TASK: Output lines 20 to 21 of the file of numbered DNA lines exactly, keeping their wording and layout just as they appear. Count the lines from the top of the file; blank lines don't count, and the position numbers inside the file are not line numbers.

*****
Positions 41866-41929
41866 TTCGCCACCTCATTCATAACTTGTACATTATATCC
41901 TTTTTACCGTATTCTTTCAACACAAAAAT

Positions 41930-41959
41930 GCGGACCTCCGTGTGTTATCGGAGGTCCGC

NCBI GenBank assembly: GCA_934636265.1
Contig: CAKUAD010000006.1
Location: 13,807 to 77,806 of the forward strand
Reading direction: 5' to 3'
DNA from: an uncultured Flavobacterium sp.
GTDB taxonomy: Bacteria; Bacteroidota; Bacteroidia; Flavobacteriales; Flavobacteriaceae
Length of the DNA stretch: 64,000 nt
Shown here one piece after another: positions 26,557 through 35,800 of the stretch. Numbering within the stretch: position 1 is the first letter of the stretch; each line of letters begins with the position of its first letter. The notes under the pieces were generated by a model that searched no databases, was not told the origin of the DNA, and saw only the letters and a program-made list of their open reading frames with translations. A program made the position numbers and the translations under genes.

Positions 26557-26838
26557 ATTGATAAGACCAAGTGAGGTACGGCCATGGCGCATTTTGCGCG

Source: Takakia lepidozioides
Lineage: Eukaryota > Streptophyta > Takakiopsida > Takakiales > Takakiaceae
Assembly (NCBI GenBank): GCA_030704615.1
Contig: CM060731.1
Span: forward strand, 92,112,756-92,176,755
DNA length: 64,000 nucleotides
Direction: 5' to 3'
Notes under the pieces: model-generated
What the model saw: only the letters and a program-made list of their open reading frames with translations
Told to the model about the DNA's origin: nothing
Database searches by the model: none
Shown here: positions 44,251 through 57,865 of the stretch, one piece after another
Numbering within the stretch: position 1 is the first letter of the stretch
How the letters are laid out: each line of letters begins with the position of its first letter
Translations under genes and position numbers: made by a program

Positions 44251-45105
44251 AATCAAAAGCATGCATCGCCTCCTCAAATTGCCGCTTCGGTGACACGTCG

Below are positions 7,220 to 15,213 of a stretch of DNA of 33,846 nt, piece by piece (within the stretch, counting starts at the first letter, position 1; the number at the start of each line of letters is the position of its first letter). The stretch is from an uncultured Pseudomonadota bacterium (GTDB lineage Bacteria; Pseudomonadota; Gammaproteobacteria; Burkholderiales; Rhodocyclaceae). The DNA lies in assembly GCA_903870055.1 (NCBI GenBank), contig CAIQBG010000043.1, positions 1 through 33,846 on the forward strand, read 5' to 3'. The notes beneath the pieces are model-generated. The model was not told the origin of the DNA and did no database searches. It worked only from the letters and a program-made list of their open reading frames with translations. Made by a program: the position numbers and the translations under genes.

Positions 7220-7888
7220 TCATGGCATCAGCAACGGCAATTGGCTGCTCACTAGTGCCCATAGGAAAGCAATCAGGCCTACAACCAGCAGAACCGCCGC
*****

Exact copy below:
Span: forward strand, 92,112,756-92,176,755
DNA length: 64,000 nucleotides